Arthur Wang: "Sam goes about practice in a very blue collar attitude She knows there are no shortcuts involved with this, so she does everything she has to do. We've discovered that she can be super versatile. She came more as a distance swimmer, but now she's developed an ability to do any stroke for any distance whenever we needed her. It's a luxury to have someone like that. I appreciate what (Sam) has gone through to get this good."

5) Adam Clouthier (Fairport) and Jake Favret (Watertown) - 100-yard breaststroke/200-yard breaststroke: Clouthier, a junior, is the reigning SUNYAC champion in the 100-yard breaststroke and 200-yard breaststroke. Favret, a freshman, has regularly been beating Clouthier in the former. Favret tends toward a more aggressive approach with his six-foot four frame, whereas Clouthier, at five-foot ten, relies on unprecedented technical ability to succeed. In one of the most competitive SUNYAC breaststroke lineups in recent memory, Favret and Clouthier each have qualities the other needs to finish at the top of the field.

 

Arthur Wang: "One of the interesting developments has been the friendly rivalry between Adam and Jake. Adam is very competitive when it comes to championships. He competes like no other as far as I'm concerned. In his two SUNYAC competitions, he's won three titles. This year the breaststroke events are stacked (in the SUNYAC). But when Adam knows the expectations are there to do well, he definitely shows up. What bodes well this year is that he's had Jake (Favret) to push him. They've pushed each other."

6) Troy Lubanski (Leicester) and Nathan Link (Grand Island) - 100-yard backstroke/200-yard backstroke - Coming into this season it was assumed that Troy Lubanski would be the only male backstroker capable of scoring points at SUNYACs come February, but that was before Nathan Link cracked the Top 20 both events. What was once a far fetched notion has come closer to reality as Link inches closer to joining Lubanski at the top of the conference in the backstroke. Link's emergence could free up Lubanski next season to focus on his preferred event, the individual medley, in which he excels.

 

Arthur Wang: "Nate Link was maybe a 1:04 backstroker out of high school. If you're a college recruiter, you're probably not heavily recruiting that. But you see his times now and you'd be recruiting him. Right now he's gone :57, which is a huge drop from his senior year of high school. He's pressuring Troy in a good way. Nate has made such a huge turnaround, he's become very competitive. I'd like to see him score in both backstroke events. I think Troy has only lost the individual medley once or twice this year. I'm glad that's going to be his first event at championships, because he'll be fresh and he's due for a big drop. It's good for these two to push each other."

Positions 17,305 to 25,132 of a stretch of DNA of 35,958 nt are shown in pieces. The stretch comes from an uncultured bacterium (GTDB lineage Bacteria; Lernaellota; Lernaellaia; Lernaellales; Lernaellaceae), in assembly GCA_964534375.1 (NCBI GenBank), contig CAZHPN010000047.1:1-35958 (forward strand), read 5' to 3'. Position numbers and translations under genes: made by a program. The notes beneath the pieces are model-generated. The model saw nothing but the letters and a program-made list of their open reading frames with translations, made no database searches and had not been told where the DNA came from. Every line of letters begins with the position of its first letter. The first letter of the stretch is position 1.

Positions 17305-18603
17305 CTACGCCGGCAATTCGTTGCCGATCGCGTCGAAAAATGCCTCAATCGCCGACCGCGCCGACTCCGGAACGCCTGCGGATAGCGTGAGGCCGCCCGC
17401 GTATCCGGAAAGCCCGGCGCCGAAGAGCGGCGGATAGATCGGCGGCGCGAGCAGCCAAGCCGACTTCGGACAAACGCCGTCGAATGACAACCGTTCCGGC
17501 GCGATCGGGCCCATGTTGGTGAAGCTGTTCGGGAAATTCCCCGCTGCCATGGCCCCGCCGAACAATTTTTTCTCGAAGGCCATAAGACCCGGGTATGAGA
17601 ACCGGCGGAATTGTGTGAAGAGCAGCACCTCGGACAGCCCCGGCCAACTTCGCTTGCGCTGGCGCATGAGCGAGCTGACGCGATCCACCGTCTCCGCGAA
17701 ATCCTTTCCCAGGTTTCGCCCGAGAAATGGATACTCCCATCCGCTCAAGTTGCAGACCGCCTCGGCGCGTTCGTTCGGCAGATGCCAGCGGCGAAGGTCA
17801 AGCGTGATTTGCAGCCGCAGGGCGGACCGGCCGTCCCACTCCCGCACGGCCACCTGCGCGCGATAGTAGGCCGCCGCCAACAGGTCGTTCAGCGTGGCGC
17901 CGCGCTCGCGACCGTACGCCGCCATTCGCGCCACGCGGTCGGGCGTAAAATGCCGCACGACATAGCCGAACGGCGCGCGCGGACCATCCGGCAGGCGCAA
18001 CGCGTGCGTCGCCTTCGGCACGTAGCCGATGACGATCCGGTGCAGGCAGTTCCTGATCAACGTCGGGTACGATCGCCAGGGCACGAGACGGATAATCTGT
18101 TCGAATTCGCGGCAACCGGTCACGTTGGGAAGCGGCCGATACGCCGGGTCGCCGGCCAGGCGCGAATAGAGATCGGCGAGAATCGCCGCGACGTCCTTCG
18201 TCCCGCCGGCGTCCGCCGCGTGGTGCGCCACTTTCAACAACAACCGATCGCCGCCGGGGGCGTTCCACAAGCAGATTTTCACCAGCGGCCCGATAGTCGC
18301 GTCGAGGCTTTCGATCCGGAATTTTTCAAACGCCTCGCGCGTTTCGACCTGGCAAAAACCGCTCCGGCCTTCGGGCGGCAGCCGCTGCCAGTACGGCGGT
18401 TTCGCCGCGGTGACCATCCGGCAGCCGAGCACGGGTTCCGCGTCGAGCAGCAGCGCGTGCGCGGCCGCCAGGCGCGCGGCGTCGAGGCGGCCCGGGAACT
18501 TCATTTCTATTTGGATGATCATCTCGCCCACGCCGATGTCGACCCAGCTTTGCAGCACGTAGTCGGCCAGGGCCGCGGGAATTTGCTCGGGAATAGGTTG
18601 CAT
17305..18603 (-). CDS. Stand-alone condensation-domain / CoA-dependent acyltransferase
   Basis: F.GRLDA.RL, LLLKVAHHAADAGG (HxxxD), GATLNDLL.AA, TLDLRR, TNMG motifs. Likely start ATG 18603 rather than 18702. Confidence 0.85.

7) Danielle Dembrow (Lockport) - 100-yard breaststroke/200-yard breaststroke - As a sophomore, Dembrow finished just off the podium at SUNYAC Championships, taking ninth in the 100-yard breaststroke and tenth in the 200-yard breaststroke. Now a junior, she has ranked in the top-eight in both events all season, emerging as one of Fredonia's elite performers. Wang expects she can finish in the top-three this weekend.

 

Arthur Wang: "Dani has really arrived this year more than any other year. She's evolved and progressed over the seasons. If you challenge her, she'll rise to the occasion more often than not. I'd like to see her get in the top three in both breaststrokes. She has the ability to be top eight in the individual medley too. She has more focus this year, and she has a big chance to beat both her times from last year."

8) Graham Jones (Buffalo) - 500 yard freestyle, and Liam Jones (Buffalo) - 100-yard butterfly / 200-yard butterfly - Younger siblings often worry about losing a sense of individuality if they compete on the same team as an older brother or sister. It's the reason Graham Jones was hesitant to come to Fredonia while his brother Liam was already on the team. Two years later, Graham has emerged as one of the top distance swimmers in the SUNYAC, while Liam continues climbing the ranks in the butterfly. Any hesitation either originally had about swimming on the same team has vanished.

 

Arthur Wang: "This is the first year we've gotten to have them swim together. When I was first recruiting Graham he said he didn't want to swim with his brother. They didn't want to swim together at the same school, and now they do. It's fun for the Jones family to come watch a meet, to see their sons blossom. They've both had a bit of an "aha" moment, realizing they can both swim faster than they thought. I think it helps Graham be confident in our program when he saw how much his older brother improved."